In chapter 3, 'On Getting Rid of Kings: Horace, Satires 1.7' (pp. 73-107), Henderson turns to Horace. He acknowledges the fact that Horace's actions during the triumviral period and under the Augustan system are hard to reconcile: did he remain loyal to the tyrannicides or become a turncoat? As Henderson admits, Horace's reticence is difficult to fathom. He then focuses on the little-noticed but hard to interpret satire (Hor. Sat. 1.7) about a provincial law case introducing Brutus (but only in the last two fifths of the poem). At the end Brutus is urged to condemn the defendant; his cognomen of Rex allows a pun on Brutus' actions on the Ides of March. One may quibble that this pun on King at the end and the appearances of the term proscriptus at the outset are insufficient to regard this as a poem solely on civil war and autocracy. Horace gives little background. The defendant, P. Rupilius Rex of Praeneste (Palestrina), is prominently labelled 'proscribed' (1ine 1). The scholiasts say that he was an ex- praetor: modern commentators compare the P. Rupilius who was the manager (magister) of a company of tax-collectors in Bithynia mentioned by Cicero in a pre-war letter (Fam. 13.9). Horace locates him at Clazomenae (Klazümen near Urla which was close to Smyrna [Izmir], where Brutus and Cassius met in November 43 to decide strategy for the coming war against the Caesarians.) He was accused by a Graecus (line 32), used pejoratively in the forensic context: the accuser's name was Persius, a respectable enough Roman name, not to be assigned, as Henderson does (p. 78), associations with the king of Persia, for which the adjective would be Persicus. In fact, it is probably Etruscan.[] He was probably a prouincialis, i.e., a Roman citizen resident in the province. Horace designates him hybrida (1ine 2): those of mixed descent were normally despised, but the republicans had been forced to recruit hybridi against Caesar (BAfr. 19) and Cicero's co-consul had the cognomen of Hibrida. Persius was in fact a very wealthy businessman. At this juncture Brutus' main objective in Asia was to raise finance for the coming war. One may suspect that the proscribed Rupilius had rehabilitated himself financially and was proving useful to Brutus in the area. In spite of the ostentatious condemnation of another ex-praetor for embezzlement (Plut. Brut. 35), Brutus was ruthless in financial matters: Cicero had disapproved of his treatment of his debtors the Salaminians in Cyprus (Att. 5.21) and he was on his way to the city of Xanthus (Kinik) which he was to punish brutally for not having provided funds and supplies for his war effort (App. BCiv. 4.76-80).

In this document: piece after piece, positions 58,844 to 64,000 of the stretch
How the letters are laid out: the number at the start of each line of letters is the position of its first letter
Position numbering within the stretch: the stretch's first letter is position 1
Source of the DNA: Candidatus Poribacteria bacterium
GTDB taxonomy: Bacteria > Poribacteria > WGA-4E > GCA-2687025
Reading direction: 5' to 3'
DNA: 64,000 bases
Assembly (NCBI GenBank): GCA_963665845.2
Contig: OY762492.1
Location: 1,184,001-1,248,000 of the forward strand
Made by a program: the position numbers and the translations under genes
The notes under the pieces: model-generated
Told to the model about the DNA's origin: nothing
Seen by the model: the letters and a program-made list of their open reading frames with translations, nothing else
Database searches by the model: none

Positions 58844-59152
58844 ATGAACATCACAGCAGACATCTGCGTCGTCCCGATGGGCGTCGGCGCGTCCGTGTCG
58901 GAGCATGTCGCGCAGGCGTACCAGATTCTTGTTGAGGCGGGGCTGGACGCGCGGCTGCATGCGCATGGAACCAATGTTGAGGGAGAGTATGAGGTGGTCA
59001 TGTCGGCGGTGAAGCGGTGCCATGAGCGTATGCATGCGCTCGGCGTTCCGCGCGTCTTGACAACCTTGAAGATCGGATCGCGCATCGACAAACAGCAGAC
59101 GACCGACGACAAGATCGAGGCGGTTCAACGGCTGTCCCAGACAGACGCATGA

Brutus heard the case as governor: the old fashioned term of praetor (1ine 18) is applied to him, but as praetor of 'rich' Asia. (Tacitus [Agr. 6] later also called the province diues and parata peccantibus. On the temptations of Asia, cf. Cic. QFr. 1.1.19.) The word conuentus (1ine 23) for 'assize' is technical, as is the legal phraseology (1ines 9f, 20). Horace does not tell us the outcome of the trial: instead, the poem ends with the word play on Rupilius' cognomen which involved Brutus (in praise or discomfort?). Why should Horace relate an obscure event in a remote province? Henderson (p. 74) accepts that Horace was present. In fact (a phrase Henderson distrusts), a prominent participant. As military tribune he would have been part of Brutus' cohors (line 23) or official entourage, like those listed as assisting the governor in the same province of Asia during the Civil War by Josephus (AJ 14.238f.). And Horace may have evinced an interest in the law. He has his esteemed father holding up the iudices selecti (those selected from the equestrian order [to which Horace belonged as a military tribune] for jury service) for admiration.[] Henderson (pp. 98f.) sees the 'message' of the satire in the recalling to mind of the violence used by Brutus to realize his political objectives in Rome. Perhaps something more. Romans could be indignant about exploitation in the provinces, as Cicero against Verres, or, later, Pliny and Tacitus. Is there criticism of Brutus' provincial administration? Persius (1ine 35) says that it is part of Brutus' business (operum tuorum est) to see that justice is done. Kiessling/Heinze ponderously elucidate as follows: 'die pflichtmässigen Obliegenheiten, deren Besorgung man von einem Brutus erwartet'. As well as a satire on Roman politics we have an exposé of a routine trial by a governor on assize: Horace alerts us to power factors that could distort the administration of justice for provincials.